DETROIT — A man who was a college wrestler in the 1980s sued the University of Michigan on Wednesday, alleging that a school doctor molested him dozens of times despite the university knowing that he was a threat to athletes.
The lawsuit in U.S. District Court in Detroit is the first since victims of late Dr. Robert E. Anderson began to emerge a few weeks ago. The man, identified only as John Doe, accused the university of failing to remove the doctor despite complaints about him. Doe said he was a student from 1984 to 1989.
“We’re not looking to out any of our clients," said attorney Mike Cox, a former state attorney general.
Cox said his law firm in suburban Detroit represents about 20 people, including former Michigan football and hockey players along with wrestlers, all willing to file lawsuits against the school.
“We'll have 10 more filed by noon Thursday and five to 10 more by Monday," Cox said.
Anderson was a team physician for various sports at the University of Michigan from 1966 until his retirement in 2003. He died in 2008.
“One illustrative incident is when plaintiff scratched his arm while wrestling on the mat during a summer training session, and he was told by leadership to see Anderson about the bleeding,” the lawsuit states.
“During his appointment for his arm, Anderson told plaintiff to drop his pants, and Anderson sexually assaulted, abused and molested” him, according to the lawsuit.
A university spokeswoman said the school couldn't comment "other than to deeply apologize for the harm caused by Robert E. Anderson.”
"We recognize the enormous strength and courage it takes for survivors to come forward and share their stories, university spokeswoman Kim Broekhuizen said.
The university has acknowledged that some campus employees were aware of accusations against the doctor prior to a 2018 complaint that led to a police investigation. The school announced last week that it had received more than 100 complaints about Anderson.
"The university continues to encourage those who have been harmed by Robert E. Anderson, or who have evidence of his misconduct, to come forward," Broekhuizen said.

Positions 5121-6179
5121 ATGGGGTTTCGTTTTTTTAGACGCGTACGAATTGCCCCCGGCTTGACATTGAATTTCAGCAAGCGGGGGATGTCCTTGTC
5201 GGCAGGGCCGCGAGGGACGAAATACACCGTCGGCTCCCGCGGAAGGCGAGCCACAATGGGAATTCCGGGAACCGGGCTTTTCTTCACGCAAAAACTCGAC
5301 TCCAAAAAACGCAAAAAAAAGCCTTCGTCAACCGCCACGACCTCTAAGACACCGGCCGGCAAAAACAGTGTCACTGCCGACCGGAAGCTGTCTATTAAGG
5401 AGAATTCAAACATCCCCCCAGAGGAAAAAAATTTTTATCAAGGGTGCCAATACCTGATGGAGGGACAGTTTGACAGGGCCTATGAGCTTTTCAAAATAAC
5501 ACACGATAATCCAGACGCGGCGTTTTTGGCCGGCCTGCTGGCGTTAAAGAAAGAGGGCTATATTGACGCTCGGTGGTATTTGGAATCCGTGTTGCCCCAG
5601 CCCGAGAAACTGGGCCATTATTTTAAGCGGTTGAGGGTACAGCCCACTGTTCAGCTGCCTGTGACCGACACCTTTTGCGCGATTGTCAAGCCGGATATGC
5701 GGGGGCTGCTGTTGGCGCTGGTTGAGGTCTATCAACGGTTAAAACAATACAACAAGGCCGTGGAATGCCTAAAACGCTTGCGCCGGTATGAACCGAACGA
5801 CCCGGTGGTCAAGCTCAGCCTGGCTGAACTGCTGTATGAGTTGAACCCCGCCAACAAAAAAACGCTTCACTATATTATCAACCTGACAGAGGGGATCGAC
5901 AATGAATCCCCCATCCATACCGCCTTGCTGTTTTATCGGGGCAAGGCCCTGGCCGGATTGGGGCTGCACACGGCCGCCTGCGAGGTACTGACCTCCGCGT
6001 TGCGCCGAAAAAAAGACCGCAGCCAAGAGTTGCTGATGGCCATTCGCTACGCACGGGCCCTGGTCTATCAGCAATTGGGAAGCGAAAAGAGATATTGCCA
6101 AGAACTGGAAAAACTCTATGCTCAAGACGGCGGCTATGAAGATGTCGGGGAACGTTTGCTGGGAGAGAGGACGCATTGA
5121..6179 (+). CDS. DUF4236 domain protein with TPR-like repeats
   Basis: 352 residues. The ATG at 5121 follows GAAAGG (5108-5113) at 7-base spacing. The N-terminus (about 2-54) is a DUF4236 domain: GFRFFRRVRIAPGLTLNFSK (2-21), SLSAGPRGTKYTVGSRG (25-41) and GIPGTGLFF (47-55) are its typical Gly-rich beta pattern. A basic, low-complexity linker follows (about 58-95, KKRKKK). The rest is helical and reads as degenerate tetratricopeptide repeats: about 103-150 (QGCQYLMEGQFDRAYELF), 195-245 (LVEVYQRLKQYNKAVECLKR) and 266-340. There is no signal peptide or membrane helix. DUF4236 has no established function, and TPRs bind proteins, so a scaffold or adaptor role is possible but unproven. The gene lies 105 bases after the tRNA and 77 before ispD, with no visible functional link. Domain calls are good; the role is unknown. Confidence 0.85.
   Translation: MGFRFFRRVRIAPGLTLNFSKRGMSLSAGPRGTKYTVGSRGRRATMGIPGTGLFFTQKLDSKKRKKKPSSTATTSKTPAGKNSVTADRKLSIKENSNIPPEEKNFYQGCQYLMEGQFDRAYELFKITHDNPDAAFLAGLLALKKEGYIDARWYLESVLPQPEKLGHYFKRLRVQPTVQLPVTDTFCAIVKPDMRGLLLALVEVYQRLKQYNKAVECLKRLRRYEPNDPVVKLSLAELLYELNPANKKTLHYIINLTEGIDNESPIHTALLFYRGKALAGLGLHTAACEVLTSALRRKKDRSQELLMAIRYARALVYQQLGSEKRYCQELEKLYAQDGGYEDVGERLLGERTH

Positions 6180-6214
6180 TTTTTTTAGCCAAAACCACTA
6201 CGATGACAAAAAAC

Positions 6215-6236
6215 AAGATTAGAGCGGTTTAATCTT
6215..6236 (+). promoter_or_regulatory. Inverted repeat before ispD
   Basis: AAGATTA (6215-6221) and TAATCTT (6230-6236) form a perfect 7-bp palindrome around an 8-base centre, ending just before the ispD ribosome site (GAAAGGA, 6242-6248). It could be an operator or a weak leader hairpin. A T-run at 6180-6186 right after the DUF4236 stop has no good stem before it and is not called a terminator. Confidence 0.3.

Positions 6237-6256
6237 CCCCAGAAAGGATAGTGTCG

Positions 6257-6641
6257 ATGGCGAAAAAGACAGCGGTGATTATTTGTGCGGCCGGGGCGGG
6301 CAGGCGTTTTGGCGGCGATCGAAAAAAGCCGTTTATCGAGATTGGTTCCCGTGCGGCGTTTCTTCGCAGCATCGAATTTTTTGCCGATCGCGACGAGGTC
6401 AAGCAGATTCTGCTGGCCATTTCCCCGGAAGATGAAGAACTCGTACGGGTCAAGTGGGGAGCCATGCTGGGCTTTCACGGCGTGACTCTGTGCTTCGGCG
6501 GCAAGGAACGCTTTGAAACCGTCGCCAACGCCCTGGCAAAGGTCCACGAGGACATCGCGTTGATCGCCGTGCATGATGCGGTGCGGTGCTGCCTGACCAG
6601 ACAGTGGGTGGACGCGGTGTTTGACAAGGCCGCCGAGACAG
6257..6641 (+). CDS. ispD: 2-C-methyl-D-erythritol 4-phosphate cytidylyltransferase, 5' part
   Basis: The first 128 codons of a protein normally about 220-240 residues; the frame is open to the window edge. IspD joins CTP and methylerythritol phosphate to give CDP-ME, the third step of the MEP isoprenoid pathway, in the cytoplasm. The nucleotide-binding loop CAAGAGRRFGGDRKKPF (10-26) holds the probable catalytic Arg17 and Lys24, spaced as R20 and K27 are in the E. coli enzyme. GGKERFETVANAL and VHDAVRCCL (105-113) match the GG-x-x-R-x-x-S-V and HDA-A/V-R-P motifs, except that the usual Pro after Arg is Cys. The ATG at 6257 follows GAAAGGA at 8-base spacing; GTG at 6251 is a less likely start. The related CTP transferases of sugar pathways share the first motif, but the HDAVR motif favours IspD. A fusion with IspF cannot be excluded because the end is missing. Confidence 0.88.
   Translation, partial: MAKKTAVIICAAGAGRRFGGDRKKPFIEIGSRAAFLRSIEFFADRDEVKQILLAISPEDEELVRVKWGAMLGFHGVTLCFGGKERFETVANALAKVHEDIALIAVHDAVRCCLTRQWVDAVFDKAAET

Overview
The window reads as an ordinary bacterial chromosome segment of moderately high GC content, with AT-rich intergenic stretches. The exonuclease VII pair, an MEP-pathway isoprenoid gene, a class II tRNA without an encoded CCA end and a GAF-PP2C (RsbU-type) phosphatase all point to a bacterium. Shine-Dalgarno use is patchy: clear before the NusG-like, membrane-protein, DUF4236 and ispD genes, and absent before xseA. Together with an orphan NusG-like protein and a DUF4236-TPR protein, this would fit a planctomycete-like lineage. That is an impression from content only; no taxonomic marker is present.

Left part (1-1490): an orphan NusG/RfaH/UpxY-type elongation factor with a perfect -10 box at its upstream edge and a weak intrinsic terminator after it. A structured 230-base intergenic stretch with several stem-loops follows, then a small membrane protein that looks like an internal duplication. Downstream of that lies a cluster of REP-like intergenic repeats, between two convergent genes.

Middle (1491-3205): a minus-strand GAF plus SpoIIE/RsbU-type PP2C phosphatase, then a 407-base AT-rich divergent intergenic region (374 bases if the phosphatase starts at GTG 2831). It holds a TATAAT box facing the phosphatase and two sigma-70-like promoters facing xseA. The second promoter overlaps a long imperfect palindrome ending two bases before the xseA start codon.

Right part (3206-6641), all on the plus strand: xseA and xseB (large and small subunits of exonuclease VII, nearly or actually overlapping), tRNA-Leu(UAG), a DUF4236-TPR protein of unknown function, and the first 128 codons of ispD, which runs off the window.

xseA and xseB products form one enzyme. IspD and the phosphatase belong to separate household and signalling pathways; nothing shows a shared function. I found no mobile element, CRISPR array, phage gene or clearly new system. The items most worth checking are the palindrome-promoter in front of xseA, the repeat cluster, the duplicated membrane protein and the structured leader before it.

Doe's lawsuit accuses the university of violating his rights under federal education law and failing to supervise the doctor.
Doe said he entered college as a 17-year-old from a large, blue-collar family.
He said Anderson's treatments made him uncomfortable but that he was trained through wrestling “to do as he was ordered by those in positions in authority.”
More than 50 people, including a member of Michigan's 1997 national championship football team, also say they were victimized by Anderson, according to a law firm representing them. The firm said during a news conference Wednesday evening that its clients want to make the school accountable without publicly revealing their names.
The firm, Wahlberg, Woodruff, Nimmo & Sloane, said it met Wednesday for a second time with the school’s vice-president and general counsel Timothy Lynch.
“I believe the university is trying to do the same thing," Denver-based attorney Michael Nimmo said. “If we didn't feel like they had the right intentions, we would not be talking to them anymore."
Following a meeting with the independent investigators hired by the University of Michigan, attorney Parker Stinar said he is advising his clients and others who allege Anderson abused them to not call the school's hotline set up for others who have information to come forward.
Stinar is calling on the Michigan attorney general's office to investigate allegations of abuse against Anderson.
On Thursday, three men plan to speak publicly while joined by women who were assaulted by Michigan State University sports doctor Larry Nassar.
Nassar is serving decades in prison. John Manly, a lawyer who represented many Nassar victims, said the attorney general's office should investigate what the University of Michigan knew about Anderson, who worked there for decades.
“It needs to happen now,” Manly said.
AP Sports Writer Larry Lage in Novi and Livonia, Michigan, and Associated Press reporter Corey Williams contributed to this story.
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Ed White, The Associated Press